The Jaguar E-Type Zero Is The Most Exquisite Electric Car Ever Made


Electric cars don’t always have to look hideous.

Enzo Ferrari famously described the Jaguar E-Type as "the most beautiful car ever made", and it's hard to argue. In contrast, most modern electric cars leave a lot to be desired in the looks department. So Jaguar decided to convert an original 1960s E-Type into a fully electric sports car concept for the modern age. Dubbed the Jaguar E-Type Zero, this all-electric beauty is the latest creation from Jaguar Land Rover Classic, a division that gives some of the company’s most iconic cars new leases of life as continuation models.

Revealed at the Jaguar Land Rover Tech Fest in London alongside the Future-Type Concept and I-Pace to coincide with Jaguar’s plans to have every new car electrified from 2020, the E-Type Zero is based on an original Series 1.5 Roadster. From the outside, it looks like an original specification 1968 E-Type. JLR Classic has added more efficient LED lights and tweaked the instrumentation and facia, but these changes are still in keeping with the original E-Type’s styling. Things are very different under the hood, however. Gone is the original E-Type’s XK six-cylinder engine, and in its place is a bespoke electric powertrain developing 220 kW of power.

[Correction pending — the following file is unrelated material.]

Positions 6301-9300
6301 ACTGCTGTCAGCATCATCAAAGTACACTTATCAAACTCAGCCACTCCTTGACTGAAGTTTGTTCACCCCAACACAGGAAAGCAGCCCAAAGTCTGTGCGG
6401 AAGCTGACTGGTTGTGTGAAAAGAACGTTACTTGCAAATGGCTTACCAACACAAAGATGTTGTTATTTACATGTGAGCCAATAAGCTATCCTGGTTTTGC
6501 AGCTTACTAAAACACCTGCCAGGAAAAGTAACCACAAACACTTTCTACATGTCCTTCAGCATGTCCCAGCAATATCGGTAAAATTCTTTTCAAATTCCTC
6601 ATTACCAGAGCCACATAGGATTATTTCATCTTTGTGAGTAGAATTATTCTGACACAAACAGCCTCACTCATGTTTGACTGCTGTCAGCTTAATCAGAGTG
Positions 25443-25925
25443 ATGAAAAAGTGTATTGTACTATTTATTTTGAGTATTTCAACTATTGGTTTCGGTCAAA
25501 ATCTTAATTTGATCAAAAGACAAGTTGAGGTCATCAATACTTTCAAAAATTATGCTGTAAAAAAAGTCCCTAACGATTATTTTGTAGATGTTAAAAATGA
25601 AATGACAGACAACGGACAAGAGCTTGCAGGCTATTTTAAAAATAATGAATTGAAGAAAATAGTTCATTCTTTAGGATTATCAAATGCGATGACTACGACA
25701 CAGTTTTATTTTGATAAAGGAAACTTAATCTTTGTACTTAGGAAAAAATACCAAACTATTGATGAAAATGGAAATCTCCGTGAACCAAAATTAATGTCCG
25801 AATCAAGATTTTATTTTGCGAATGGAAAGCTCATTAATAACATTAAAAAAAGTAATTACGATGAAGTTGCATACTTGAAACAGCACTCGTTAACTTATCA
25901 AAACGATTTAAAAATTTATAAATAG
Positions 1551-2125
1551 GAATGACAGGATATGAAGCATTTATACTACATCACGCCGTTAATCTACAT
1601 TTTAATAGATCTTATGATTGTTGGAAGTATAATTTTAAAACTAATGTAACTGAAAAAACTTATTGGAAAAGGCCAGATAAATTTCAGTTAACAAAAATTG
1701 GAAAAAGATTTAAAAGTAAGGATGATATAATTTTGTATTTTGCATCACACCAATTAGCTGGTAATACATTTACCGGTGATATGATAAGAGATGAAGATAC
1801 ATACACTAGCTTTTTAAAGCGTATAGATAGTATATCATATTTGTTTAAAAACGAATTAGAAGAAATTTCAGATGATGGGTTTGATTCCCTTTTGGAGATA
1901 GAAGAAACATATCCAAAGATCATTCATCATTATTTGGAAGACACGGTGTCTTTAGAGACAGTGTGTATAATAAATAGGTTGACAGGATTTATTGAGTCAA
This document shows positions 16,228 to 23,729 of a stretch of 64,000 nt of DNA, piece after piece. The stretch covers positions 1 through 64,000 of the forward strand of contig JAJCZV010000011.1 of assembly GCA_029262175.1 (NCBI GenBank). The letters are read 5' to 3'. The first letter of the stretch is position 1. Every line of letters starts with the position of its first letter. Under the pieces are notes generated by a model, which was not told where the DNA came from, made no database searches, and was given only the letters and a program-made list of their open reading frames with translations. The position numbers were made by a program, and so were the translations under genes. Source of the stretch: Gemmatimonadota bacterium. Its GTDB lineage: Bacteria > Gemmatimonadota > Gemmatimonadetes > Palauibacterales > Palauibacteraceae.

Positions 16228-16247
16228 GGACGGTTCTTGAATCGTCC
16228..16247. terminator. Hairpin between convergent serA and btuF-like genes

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The lithium-ion battery pack has the same dimensions and similar weight to the original unit, while the electric motor lies just behind the battery pack in the same location as the E-type’s gearbox. With these modifications, the E-Type Zero is 46 kg lighter than the original car. Jaguar says the all-electric E-Type will hit 0-62 mph in 5.5 seconds, has a real-world range of around 170 miles, and takes six to seven hours to recharge. If you think the idea of fitting a classic car with a 21st century electric powertrain is blasphemous, fear not, because you’re still able to reinstall the original hardware according to JLR Classic’s Director Tim Hannig.

“We have integrated the new electric powertrain into the existing E-type structure, which means a conventional engine could be reinstalled at any point,” he said. “We think this is essential as it ensures a period Jaguar remains authentic to its DNA.” Also, because every Jaguar made between 1949 and 1992 adopted the same XK six-cylinder engine, the electric powertrain could potentially be used in any car from this period. Jaguar may have just found a novel way of preserving classic cars in the future here.